Last month, the search giant announced that it was creating a parent company called Alphabet. This news was followed by Google unveiling a new logo, which parts with the iconic typeface it has used since 1999.
According to Brian Hoff, a typographer at Brian Hoff Design, the old serif logo was too serious. He suggested that the old logo didn’t “feel like it was intended to flow from one letter to the other.”
Its latest change involved modernising the logo, and shifting colours to a softer hue.
“This feels more modern,” Hoff said. “It’s simplified. The letters have this flow to them, a rhythm and a balance.”
As Google put it in a recent statement: “It doesn’t simply tell you that you’re using Google, but also shows you how Google is working for you.”
This feels like the evolution of Google as a company, Hoff said. “The company has introduced the logo as not just a logo, but a language, a way of understanding Google through design and interaction.”
This was echoed by Slate Magazine’s web designer Derreck Johnson, who said: “It’s amazing what clipping off a few serifs can do.”
He suggested that Google had rolled out of bed and stepped out the door with a fresh new look and a new attitude. Gone are the logo’s familiar sharp turns, hard edges, and slightly medieval look.
Google has chosen to go with a strong-yet-sleek look that will look equally as pretty on small, handheld devices as it will on large-scale displays, he explained. From a design aspect, “that’s where the sauce lies: legibility and adaptability”. The “less is more” mantra is on full blast here.
“I see six letters that represent a youthful, dynamic creativity – a notion that this company was built on,” he said. “Without that playful spirit, Google isn’t really Google. But of course, we’re talking about a massive media conglomerate here, so they couldn’t get too crazy. How does Google show us that it isn’t that stiff? A slightly tilted E. “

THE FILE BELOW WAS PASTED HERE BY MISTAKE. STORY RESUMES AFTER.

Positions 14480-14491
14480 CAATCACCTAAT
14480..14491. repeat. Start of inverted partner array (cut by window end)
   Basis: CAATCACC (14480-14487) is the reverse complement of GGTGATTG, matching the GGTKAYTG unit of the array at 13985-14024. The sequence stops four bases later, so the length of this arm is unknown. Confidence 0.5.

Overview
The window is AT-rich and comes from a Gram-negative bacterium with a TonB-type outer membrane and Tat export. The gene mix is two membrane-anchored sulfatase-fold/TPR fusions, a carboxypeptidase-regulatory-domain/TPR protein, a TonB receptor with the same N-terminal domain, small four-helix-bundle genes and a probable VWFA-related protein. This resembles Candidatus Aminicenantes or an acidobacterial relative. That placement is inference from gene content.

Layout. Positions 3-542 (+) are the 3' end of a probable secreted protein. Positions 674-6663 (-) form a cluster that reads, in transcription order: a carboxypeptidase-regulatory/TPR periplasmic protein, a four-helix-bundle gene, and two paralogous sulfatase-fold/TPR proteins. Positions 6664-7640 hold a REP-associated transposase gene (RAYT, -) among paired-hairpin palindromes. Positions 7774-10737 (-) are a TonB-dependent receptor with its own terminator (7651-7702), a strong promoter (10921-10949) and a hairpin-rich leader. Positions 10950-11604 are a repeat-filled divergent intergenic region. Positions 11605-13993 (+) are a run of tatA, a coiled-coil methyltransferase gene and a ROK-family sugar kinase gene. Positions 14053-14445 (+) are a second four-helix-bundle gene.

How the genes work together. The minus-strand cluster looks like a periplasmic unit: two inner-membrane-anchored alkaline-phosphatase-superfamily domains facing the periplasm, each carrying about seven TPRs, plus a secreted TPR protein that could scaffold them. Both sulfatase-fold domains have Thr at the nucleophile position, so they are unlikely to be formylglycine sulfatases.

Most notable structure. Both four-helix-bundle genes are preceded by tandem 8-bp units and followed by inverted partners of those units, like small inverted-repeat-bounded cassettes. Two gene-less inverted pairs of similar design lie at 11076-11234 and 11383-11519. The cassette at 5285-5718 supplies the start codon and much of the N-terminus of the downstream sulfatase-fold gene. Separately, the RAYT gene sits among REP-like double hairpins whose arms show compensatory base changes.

Once upon a time, Google was one destination that you reached from one device: a desktop PC, the company said.
It explained that these days, people interact with Google products across many different platforms, apps and devices. “You expect Google to help you whenever and wherever you need it, whether it’s on your mobile phone, TV, watch, the dashboard in your car, and yes, even a desktop,” it said. “This is why we’re introducing a new logo and identity family that reflects this reality and shows you when the Google magic is working for you, even on the tiniest screens.”
Companies change typeface to keep them up to date, or because an old logo no longer fits with a new business strategy, said graphic designer David Airey.
“Google is one of the world’s most innovative companies, so the previous serif wordmark was never really the right fit, particularly considering the young age of the business. Serif typefaces are generally more suited to traditional companies with a lot of history and heritage. It makes sense for Google to be identified by a more contemporary mark.”
However, some have suggested the new redesign is a step down for the company.
I hate the new Google logo. Looks like the font for a title of a children’s book.
— Harmony Walton (@harmonyzw) September 1, 2015
Why does everything now have to be infantilised, with rounded edges and a faux-quirky slant? What’s wrong with grown-up serifs? #GoogleLogo
— James Brownsell (@JamesBrownsell) September 2, 2015
Share this story